The residential construction market is seeing a resurgence of new projects, driven by the use of new, emerging technologies—both in the construction of the projects and in the homes themselves.
Digital transformation is impacting the construction industry in a number of different ways. For instance, technology is helping preserve historical properties into a digital experience.
Following natural disasters such as Hurricane Irma and the storm that contributed to the bridge collapse in Genoa, Italy, the construction industry is focused on how to rebuild stronger—and smarter—structures.
From the skies, to the roads, to the jobsite, a construction fleet should be designed to keep workers safe. With new, advancing technologies, anything that moves on a construction project can be equipped with systems to ensure greater safety.
A culture shift has been happening for more than 30 years—one that has driven more young adults to college and away from the trades. This has led to a significant shortage of workers in the construction industry.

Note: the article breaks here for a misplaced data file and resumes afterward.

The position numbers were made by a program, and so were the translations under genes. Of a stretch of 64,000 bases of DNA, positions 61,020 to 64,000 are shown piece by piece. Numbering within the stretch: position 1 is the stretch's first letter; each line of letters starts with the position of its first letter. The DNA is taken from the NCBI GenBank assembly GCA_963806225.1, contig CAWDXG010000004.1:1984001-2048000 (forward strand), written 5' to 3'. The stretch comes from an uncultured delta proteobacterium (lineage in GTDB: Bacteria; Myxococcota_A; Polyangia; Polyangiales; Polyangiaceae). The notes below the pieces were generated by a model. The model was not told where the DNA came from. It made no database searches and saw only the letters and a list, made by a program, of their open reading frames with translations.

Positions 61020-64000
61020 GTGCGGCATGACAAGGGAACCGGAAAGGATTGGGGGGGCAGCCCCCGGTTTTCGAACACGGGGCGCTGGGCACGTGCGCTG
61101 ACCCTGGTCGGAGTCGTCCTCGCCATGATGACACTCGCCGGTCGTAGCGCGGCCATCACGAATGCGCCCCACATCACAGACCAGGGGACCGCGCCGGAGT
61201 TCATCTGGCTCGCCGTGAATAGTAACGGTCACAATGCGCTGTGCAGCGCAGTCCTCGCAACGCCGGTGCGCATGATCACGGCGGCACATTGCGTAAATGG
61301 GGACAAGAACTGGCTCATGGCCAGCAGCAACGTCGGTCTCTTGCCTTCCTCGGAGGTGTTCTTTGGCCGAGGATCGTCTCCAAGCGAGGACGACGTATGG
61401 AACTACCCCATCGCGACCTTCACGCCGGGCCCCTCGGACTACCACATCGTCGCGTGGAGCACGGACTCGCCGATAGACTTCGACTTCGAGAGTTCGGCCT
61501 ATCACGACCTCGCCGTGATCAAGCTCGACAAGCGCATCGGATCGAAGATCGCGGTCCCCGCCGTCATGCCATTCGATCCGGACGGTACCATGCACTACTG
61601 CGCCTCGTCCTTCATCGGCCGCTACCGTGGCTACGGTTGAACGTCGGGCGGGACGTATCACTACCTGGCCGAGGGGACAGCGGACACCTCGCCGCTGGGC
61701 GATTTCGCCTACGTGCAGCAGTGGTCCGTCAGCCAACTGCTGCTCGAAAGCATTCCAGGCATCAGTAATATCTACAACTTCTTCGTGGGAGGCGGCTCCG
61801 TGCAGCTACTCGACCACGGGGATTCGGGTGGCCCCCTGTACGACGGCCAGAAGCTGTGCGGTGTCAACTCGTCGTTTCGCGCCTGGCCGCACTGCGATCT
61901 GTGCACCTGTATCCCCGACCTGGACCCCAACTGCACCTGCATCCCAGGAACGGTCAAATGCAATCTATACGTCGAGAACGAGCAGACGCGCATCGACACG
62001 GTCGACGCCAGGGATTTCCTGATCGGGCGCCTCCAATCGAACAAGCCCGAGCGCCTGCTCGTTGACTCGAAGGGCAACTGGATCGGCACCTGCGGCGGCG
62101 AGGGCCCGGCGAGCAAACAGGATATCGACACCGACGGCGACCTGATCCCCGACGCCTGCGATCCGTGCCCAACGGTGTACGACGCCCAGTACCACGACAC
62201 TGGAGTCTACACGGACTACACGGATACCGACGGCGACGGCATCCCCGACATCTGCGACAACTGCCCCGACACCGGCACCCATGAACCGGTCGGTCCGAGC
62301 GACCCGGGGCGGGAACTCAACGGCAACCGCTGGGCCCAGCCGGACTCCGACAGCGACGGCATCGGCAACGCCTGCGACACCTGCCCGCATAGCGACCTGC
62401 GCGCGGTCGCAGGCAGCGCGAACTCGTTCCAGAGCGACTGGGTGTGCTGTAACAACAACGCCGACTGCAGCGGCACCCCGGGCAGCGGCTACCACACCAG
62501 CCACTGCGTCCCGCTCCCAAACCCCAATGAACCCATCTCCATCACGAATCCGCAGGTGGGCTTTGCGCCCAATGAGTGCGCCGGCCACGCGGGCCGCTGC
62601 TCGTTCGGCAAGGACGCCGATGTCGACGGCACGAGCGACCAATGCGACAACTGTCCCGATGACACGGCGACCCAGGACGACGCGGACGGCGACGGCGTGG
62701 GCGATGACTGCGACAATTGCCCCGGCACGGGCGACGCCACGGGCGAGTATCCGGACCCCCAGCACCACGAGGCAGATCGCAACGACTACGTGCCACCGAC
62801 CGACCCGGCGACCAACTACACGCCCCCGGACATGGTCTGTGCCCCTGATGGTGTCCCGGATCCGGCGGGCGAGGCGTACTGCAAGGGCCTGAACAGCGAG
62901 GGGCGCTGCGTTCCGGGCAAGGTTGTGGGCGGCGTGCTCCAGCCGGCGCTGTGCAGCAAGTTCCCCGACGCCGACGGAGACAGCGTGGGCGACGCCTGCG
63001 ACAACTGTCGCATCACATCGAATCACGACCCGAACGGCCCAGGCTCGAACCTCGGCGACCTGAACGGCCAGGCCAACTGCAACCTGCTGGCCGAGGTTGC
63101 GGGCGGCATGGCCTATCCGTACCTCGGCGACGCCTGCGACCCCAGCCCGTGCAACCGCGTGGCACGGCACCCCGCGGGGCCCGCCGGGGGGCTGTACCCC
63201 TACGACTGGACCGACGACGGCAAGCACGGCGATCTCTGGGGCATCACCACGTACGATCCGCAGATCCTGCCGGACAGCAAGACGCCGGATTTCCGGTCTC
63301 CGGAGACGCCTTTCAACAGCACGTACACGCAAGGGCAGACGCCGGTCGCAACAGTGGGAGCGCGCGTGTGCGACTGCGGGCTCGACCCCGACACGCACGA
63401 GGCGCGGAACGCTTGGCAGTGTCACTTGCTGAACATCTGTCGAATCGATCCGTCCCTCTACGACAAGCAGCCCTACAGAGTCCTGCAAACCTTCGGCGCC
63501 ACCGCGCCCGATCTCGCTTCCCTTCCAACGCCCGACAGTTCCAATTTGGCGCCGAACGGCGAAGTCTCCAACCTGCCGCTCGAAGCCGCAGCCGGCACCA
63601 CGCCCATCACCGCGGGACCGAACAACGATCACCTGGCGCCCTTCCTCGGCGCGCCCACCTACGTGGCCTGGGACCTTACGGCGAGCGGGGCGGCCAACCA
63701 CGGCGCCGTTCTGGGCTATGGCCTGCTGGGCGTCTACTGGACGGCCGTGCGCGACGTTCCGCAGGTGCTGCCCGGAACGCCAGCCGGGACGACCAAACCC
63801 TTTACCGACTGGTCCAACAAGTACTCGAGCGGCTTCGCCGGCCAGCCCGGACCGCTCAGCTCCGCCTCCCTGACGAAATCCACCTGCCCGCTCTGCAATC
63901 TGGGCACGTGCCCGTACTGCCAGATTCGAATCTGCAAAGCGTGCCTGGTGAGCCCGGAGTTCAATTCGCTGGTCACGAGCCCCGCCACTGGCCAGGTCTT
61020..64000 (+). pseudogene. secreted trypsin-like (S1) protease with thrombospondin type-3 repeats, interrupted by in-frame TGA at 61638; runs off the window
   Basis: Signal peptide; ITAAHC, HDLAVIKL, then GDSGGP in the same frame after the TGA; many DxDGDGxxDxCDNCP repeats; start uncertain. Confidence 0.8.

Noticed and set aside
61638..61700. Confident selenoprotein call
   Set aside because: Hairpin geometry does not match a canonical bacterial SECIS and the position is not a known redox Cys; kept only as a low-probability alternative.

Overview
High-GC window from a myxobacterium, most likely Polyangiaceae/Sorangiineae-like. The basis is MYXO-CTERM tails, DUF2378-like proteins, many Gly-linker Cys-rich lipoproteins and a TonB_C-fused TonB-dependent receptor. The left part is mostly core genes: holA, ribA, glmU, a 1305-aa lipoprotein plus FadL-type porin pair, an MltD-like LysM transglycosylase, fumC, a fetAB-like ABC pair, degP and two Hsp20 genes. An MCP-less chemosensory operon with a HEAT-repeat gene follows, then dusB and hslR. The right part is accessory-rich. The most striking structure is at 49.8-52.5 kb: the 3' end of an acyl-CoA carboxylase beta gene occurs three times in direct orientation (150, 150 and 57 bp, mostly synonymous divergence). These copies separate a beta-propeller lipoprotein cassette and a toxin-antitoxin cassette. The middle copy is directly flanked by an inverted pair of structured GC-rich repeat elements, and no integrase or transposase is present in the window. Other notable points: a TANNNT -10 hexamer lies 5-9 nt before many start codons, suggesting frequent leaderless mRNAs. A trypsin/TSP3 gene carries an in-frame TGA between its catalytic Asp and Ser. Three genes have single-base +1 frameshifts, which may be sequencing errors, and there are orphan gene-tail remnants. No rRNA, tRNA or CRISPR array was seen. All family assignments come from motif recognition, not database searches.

The situation last week in Lynchburg, Va., was one no one wanted to read or write about, let alone live through, but it seems Mother Nature has little regard for human comfort and, at times, even human life. Heavy rainfall in Lynchburg put infrastructure back on everyone’s minds, as the potential collapse of the College Lake Dam weighed heavy on the minds of Virginians and Americans everywhere for several days.
Drones, wearables, and bricklaying robots: These are just a few of the new, cutting-edge technologies that are being touted for the construction jobsite. Today, analysts are pointing to pretty significant growth in all of these areas.
Buildings are getting smarter. Today, materials have embedded technology that enable them to make decisions about how the building should operate more efficiently. Additionally, IoT (Internet of Things) platform allows a building manager to make decisions related to a building’s performance based on realtime data and insights. All of this is coming together to help create smarter buildings.
Lack of interoperability among construction companies is one of the biggest hurdles to adopting technology. Lately, technology providers have been coming together in an effort to streamline project workflows for contractors.